Transportation concerns raised in proposed Madison-Grant school realignment | Local News

FAIRMOUNT — Transportation, specifically the amount of time students spend on the school bus, is the most pressing issue for residents of Summitville and Fairmount as Madison-Grant United School Corp. officials consider an elementary school realignment.

“Transportation is the biggest key, and it’s the biggest key for me,” board member Bruce Stanley told a group of about 20 Summitville residents Wednesday. “I’m hoping that they show me different.”

His remarks were made in a breakout session that was part of a special meeting of the Madison-Grant board of trustees that attracted about 70 people from the two communities. The breakout sessions were intended to allow residents to have more personal conversations with their board representatives, district officials said.

In January, Superintendent Dr. Scott Deetz proposed a realignment of Summitville and Park elementary schools. The proposal would place students in grades kindergarten through two at Summitville Elementary and students in grades 2 through six at Park Elementary.

Realigning the schools would allow all students in a particular grade level to be in one building where teachers could collaborate more effectively, and all sections of any given grade level would be more consistent in size, he said.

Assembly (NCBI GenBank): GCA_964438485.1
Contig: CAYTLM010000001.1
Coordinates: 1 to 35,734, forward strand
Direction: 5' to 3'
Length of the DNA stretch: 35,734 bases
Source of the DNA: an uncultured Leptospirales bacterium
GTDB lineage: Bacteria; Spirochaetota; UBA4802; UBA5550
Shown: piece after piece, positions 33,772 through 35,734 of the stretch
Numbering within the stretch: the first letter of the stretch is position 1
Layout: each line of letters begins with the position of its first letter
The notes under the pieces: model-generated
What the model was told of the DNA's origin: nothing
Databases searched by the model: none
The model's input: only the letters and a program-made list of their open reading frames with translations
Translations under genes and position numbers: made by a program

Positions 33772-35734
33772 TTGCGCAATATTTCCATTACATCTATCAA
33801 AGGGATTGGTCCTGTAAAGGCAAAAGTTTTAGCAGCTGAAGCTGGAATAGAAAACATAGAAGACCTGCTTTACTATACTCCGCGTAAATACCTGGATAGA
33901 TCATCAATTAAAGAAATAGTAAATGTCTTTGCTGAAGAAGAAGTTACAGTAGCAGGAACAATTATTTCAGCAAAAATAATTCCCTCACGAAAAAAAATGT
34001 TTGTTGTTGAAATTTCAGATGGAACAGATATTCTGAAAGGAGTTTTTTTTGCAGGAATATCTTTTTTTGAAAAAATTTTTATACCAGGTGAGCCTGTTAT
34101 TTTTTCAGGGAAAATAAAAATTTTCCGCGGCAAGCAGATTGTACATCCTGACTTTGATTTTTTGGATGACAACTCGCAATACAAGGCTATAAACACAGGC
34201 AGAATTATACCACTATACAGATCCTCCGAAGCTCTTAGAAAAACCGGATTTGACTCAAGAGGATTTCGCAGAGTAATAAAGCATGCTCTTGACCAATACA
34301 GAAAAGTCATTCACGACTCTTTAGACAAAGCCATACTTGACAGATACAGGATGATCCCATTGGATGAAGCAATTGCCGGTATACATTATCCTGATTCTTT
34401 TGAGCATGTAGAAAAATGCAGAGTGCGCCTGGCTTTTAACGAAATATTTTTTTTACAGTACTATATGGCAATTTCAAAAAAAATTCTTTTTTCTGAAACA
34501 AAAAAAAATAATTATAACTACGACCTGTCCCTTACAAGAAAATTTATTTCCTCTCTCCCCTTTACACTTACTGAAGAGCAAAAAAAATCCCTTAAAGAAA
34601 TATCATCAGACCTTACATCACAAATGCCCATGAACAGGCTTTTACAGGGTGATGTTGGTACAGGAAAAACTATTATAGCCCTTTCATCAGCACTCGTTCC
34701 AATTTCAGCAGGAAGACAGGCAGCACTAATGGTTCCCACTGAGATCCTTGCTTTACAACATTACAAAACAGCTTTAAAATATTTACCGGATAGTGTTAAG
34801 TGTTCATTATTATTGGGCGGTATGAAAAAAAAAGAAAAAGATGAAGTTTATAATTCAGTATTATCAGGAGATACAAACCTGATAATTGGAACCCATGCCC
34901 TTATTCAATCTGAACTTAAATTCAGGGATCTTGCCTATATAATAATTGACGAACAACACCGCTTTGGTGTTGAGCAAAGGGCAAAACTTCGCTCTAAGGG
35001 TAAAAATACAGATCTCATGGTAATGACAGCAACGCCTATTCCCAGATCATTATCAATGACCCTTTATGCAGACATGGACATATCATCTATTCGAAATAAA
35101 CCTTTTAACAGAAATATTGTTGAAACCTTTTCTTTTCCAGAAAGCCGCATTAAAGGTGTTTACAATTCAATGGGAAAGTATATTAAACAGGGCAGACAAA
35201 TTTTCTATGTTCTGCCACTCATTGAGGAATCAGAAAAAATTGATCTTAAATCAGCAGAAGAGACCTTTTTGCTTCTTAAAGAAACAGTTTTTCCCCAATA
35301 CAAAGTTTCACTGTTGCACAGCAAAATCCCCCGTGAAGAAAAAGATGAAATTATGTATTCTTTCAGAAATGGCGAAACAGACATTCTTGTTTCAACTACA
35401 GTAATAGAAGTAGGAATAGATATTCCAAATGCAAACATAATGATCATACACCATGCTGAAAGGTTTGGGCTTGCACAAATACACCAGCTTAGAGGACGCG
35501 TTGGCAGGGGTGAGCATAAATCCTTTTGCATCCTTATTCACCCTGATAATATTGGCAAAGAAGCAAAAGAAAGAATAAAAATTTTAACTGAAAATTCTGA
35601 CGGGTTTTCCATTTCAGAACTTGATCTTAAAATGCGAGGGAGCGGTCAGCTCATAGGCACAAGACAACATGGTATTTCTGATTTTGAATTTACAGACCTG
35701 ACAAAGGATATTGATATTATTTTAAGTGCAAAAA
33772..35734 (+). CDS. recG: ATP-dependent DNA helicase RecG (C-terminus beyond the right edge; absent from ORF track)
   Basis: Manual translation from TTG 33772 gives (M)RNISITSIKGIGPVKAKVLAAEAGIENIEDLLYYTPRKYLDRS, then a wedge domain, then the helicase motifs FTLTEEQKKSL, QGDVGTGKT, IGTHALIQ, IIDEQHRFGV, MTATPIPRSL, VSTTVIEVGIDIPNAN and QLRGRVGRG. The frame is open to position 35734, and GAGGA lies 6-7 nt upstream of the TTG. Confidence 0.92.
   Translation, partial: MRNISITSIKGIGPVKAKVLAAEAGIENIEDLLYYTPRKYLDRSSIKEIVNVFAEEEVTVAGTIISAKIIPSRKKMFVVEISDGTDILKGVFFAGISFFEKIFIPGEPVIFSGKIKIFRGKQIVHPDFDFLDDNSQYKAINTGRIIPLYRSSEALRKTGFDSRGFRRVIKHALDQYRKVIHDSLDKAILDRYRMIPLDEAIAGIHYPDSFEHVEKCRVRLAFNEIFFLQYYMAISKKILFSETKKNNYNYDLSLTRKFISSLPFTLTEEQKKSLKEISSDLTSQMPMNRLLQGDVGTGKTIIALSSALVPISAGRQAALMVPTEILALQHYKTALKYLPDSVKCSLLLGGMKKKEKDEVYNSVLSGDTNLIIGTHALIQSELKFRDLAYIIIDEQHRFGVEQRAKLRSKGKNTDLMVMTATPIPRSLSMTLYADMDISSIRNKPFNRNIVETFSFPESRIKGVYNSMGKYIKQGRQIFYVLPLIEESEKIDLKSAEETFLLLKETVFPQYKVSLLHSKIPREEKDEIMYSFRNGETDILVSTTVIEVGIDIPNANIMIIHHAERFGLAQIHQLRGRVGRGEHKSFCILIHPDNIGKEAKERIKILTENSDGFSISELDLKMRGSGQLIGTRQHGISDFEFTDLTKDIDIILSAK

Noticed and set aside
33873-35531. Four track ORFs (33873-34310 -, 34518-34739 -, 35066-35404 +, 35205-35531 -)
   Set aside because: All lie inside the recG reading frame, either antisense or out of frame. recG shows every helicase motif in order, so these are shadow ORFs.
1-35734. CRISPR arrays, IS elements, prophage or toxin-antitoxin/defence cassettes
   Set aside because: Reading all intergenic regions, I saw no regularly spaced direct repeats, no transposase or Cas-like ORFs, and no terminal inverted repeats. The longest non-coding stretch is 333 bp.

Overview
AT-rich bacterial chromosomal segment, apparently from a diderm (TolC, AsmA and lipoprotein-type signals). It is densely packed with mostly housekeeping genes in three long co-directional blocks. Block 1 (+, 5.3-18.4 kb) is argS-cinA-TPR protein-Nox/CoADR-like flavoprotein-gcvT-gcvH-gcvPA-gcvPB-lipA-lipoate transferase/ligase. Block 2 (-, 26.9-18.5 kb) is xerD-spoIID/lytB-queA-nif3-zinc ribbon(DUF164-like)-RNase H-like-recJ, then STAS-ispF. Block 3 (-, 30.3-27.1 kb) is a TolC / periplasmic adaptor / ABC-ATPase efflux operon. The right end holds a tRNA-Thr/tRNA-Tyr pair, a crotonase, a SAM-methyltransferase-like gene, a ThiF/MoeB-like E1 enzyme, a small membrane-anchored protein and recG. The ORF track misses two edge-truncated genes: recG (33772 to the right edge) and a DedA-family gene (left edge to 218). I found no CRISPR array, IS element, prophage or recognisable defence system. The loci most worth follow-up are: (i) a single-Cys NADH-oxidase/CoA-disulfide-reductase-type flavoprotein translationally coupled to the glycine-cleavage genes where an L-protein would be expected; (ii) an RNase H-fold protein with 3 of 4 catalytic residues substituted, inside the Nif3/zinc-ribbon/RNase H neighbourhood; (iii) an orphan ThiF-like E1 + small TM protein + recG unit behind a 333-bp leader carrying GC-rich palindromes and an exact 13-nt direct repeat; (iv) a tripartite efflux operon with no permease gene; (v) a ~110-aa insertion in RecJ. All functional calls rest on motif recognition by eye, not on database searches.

District officials reviewed several different transportation plans, Deetz said.

“They feel they really are able to handle and do this plan adequately,” he said of district transportation staff.

Deetz admitted the bus ride for some students already is long and likely could continue to be so.

“I will be up front with you. Our friends who live in the rural areas of the outer regions of the school corporation do have a lengthy bus ride,” he said.

District officials did look at the average maximum length of a daily bus ride in surrounding districts, which invariably was an hour and 15 minutes to an hour and 20 minutes, Deetz said. The longest bus ride under the proposed plan would remain at about an hour and 20 minutes, he added.

Other concerns parents had include the amount of travel that parents who potentially could have students at all three buildings would have, that some younger children may arrive home before a high school student who would be expected to supervise them and that students still have homework to do after a long bus ride. One parent also expressed concern about an increased possibility of the spread of illness from building to building.

Summitville resident Sarah Hull, parent to fourth- and fifth-graders and one who will enter kindergarten next year, was concerned about the distance traveled by some of the youngest students.

“Who wants their kid to be 26 minutes away?’ she asked.

Hull also was concerned about mixing children of different abilities.

“Do we really think putting them together will fix it , or are we…

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